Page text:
On 3 June 2021, Sabzian and Courtisane are hosting the ninth Milestones screening online, presenting Losing Ground (Kathleen Collins, 1982). Characterized by Collins (1942-1988) as a comic drama about a young woman who takes herself too seriously, Losing Ground was one of the first feature films by an independent African-American woman filmmaker. Her protagonist – played by longtime collaborator Seret Scott in a role based on Collins’s own experiences – is a professor of philosophy who tries to examine “ecstasy” from a purely rational perspective, while her artist-husband (Bill Gunn) finds it more interesting to pursue ecstasy. A rare breed, Sara is immersed in Western philosophy, but ironically the limitations of her life are illuminated by her involvement in black folk culture. She “becomes” Frankie in a student film (within the film) based on the folk song Frankie and Johnny. Highly influenced by the work of Eric Rohmer, whom she described as “the only person who’s ever influenced me cinematically”, Losing Ground is a witty, perceptive study of the emotional awakening of a woman in a troubled marriage. At the time of its release, the film was met with cold indifference from producers, distributors and critics, as it didn’t feature poverty, gangs or, as cinematographer Ronald K. Gray put it, “poor suffering black folk.” Rediscovered, restored, and finally released to much acclaim in 2015, Losing Ground now “feels like news, like a bulletin from a vital and as-yet-unexplored dimension of reality” (A. O. Scott, The New York Times).
Born in 1942, raised in Jersey City, and educated at Skidmore and the Sorbonne, Kathleen Collins was an activist with SNCC during the Civil Rights Movement who went on to carve out a career for herself as a playwright and filmmaker, during a time when black women were rarely seen in those roles. She was married twice and had two children, who she raised in Piermont, New York. She died young, at age 46, from breast cancer. Her most known work is the film Losing Ground from 1982, which went largely unseen for more than thirty years before being released in 2015. Two never-before released collections of her writings, Whatever Happened to Interracial Love? and Notes from a Black Woman's Diary were published in 2016 and 2019, to much acclaim.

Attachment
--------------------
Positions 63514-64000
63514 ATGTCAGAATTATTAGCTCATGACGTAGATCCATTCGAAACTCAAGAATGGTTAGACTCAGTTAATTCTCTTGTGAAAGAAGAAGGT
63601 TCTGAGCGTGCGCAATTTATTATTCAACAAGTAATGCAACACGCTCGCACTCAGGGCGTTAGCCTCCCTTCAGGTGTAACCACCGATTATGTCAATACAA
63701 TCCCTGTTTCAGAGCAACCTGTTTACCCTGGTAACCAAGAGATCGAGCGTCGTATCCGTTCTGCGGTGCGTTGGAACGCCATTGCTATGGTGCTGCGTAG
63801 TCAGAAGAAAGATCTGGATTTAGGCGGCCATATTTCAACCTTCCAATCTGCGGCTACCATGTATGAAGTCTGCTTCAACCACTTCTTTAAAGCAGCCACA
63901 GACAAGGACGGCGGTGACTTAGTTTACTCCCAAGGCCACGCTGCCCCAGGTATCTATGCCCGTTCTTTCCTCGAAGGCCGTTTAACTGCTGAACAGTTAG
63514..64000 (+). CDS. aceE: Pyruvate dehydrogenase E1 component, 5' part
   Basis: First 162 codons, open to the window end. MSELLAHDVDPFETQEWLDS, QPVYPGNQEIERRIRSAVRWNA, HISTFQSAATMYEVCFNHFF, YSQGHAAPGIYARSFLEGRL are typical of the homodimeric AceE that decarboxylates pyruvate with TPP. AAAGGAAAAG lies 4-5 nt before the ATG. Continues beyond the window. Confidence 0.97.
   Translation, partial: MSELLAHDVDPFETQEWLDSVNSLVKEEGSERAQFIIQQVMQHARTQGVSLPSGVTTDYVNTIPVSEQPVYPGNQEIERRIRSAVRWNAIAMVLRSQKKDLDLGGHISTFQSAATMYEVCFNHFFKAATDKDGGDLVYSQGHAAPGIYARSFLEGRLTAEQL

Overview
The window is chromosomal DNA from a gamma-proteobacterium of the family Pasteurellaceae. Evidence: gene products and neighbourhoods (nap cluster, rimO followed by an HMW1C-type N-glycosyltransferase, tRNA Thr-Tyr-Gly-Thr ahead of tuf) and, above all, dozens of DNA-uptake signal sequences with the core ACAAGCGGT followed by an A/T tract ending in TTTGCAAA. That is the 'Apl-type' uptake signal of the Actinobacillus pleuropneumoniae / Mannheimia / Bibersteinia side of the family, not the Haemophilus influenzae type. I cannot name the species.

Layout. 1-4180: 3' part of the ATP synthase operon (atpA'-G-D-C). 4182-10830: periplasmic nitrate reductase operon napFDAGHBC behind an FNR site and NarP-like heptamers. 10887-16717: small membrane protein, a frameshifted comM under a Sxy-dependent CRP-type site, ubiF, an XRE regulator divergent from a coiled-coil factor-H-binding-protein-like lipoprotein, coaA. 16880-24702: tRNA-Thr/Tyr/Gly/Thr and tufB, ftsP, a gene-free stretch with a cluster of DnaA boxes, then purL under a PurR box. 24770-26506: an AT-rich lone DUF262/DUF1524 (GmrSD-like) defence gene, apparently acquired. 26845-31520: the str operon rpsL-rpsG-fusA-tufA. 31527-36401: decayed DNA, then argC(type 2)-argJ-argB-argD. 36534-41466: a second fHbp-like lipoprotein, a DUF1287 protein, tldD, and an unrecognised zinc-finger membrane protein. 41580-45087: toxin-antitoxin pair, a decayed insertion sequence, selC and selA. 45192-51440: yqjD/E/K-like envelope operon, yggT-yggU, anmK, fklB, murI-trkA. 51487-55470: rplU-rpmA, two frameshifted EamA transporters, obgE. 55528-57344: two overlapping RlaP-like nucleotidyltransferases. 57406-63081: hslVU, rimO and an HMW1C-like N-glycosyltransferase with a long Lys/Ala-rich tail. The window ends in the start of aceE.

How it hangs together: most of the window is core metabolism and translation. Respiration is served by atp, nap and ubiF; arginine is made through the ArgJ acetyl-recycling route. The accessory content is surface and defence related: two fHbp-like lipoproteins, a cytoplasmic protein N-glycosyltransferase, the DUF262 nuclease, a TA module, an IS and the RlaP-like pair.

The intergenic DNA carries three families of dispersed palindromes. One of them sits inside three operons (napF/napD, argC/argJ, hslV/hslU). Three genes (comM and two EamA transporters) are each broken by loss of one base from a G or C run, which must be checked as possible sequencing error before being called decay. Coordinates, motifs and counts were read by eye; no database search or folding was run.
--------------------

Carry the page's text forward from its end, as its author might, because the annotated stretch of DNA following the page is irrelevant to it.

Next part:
On 2 June 2021, Sabzian will publish a Dossier on Losing Ground to mark the occasion of the online screening. On the evening of the screening, 3 June, an introduction to the film by Stoffel Debuysere will be posted on Sabzian. The presentation of Losing Ground is part of a series of five Milestones screenings hosted online by Sabzian, of which four are in collaboration with Courtisane. The film and introduction will be available on Sabzian’s home page on the day itself.
Milestones is a series of stand-alone screenings, hosted by Sabzian, of film-history milestones, reference works or landmarks, films that focus on aesthetic or political issues and stimulate debate and reflection. In earlier instalments, Sabzian presented Andy Warhol’s Sleep (1964), Jean-Luc Godard’s monumental video work Histoire(s) du cinéma (1988-1998), Robert Kramer’s Milestones (1974), Jean-Daniel Pollet’s Méditerranée (1963) and L’ordre (1973), Shadi Abdel Salam’s Al-mummia (1969), Georges Rouquier’s Farrebique ou les quatres saisons (1946), Michel Khleifi’s Fertile Memory (1980), and Harun Farocki’s Bilder der Welt (1989). For each screening, Sabzian publishes texts that contextualize the film.
With the support of the Flemish government
PART OF milestones